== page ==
The last store on this recap is Kamakura shirts, which I visited on the morning of my last day (right before stopping by Tsutaya for books). Now I’ve definitely covered my first experience with them on my first NYC trip, but they’re a Japanese brand that makes high quality RTW shirts at an affordable price. Being Japanese, they definitely skew towards the ivy-inspired style, with a few models of OCBDs that feature a long point and some good roll, something largely missing from mall brands like BR and J. Crew. Offered in two fits, Tokyo and New York (a bigger fit), they are a great place to start with dress shirts!
I bought one shirt from them from that first NYC trip back in 2017 and I’ve been meaning to replace it with a few of their more recent offerings. In addition to their Vintage Ivy collection, a S-M-L offering that has more casual fabrics and a shorter collar, they just debuted the Sport shirts. These new ivy sport shirts are their actual ivy-style shirts, with unlined long collar/placket/cuffs that are more dressy than the Vintage Ivy collection. I had the regular Tokyo fit OCBDs which had interlining, making them a bit stiffer than I would like. A visit to the shop to try on the softer shirts was needed.
Kotaro, a wholesale repp that works with the Bloke (who also went to college in Seattle) , reached out to me during my trip and wanted to make sure we met. He was the point man during my visit to the Ginza shop (their biggest one), guided me through trying on sizes, and even clarified a few things. For one thing, I was a little concerned with the limited selection at the Bloke, who carries their Sport Ivy shirts in the NY fit. Kotaro told me that was because there is much more product in the Tokyo fits (their main line) as they only do a few options for the NY fit. This make sense as a majority of their customers are Japanese and require a slim-straight fit.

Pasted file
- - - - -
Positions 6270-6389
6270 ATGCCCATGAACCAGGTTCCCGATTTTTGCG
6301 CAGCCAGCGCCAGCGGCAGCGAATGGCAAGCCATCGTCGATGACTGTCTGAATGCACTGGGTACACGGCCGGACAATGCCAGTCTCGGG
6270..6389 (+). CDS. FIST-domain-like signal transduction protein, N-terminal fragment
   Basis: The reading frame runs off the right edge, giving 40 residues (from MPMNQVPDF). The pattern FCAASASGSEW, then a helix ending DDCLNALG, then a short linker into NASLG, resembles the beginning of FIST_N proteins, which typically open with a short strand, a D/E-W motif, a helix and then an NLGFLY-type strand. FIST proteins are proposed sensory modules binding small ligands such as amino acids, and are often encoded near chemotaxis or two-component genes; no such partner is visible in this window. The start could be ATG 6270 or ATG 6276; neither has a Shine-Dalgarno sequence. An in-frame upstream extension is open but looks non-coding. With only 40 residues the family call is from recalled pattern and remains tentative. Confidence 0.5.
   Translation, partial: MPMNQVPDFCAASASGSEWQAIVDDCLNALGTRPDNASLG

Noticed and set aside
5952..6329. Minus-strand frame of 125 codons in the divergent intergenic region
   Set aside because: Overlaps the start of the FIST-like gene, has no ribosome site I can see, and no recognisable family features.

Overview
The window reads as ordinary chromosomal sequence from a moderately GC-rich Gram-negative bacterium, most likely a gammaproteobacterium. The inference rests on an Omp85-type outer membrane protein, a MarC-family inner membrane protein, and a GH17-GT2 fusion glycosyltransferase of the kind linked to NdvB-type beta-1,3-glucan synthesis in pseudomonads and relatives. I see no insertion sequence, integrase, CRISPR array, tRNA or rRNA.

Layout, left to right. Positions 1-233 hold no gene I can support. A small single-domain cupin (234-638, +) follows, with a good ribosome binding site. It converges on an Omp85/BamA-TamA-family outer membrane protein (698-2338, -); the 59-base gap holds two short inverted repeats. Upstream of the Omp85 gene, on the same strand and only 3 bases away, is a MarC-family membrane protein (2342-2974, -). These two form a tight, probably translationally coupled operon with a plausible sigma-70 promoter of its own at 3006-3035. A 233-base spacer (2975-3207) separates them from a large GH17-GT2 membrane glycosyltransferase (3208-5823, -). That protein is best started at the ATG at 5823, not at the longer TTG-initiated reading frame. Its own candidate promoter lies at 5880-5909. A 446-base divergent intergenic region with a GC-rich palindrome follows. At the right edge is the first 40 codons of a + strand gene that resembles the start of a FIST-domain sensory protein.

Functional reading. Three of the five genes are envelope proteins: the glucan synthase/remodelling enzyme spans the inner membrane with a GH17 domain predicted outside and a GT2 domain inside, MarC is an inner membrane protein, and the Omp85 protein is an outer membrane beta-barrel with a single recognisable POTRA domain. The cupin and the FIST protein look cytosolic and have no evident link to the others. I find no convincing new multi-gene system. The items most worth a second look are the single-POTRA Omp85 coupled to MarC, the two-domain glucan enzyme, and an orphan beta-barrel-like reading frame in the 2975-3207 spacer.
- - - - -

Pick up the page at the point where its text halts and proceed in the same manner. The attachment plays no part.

He even showed me their RTW tailoring (which unfortunately doesn’t have 3-roll-2), a surprise to be sure, as the NYC store only stocks shirts and ties. Unlike their shirts, the tailoring is produced in Italy, most likely to get that desired luxury and softness. Other conversation topics included a desire to work closer with the Bloke and even a hope to someday open a shop on the west coast! It was a great visit and I thank Kotaro for making my Kamakura visit a great one.
My old shirt was a 15 3/4 in the Tokyo Fit and that’s what I ended up buying in the ivy sport. As you can see the fit is quite good, despite being their “slimmer fit”. According to Kotaro, I could technically get along with the 15, but the body was just too trim for my liking. Because it has an unlined collar/cuffs/placket, it’s definitely more comfortable than my previous Kamakura shirt.
My main complaint is that there isn’t much tie space, which prevents a good collar roll when worn with a tie. This could necessitate sizing down, but the 15 really didn’t fit me well. It’s a bit surprising, as the previous Kamakura shirt had a good roll; it’s clear that this is definitely a new collar design. Maybe with repeated washings, it will shrink down!
I knew that I was going to walk out with the OCBD, but the spur-of-the-moment purchase was this bold stripe Vintage Ivy shirt. I normally don’t wear S-M-L shirts, but I had to make an exception for this beauty. If you’re a menswear addict like me, you’ve probably already guessed that I bought this as a substitute for this Drake’s linen popover.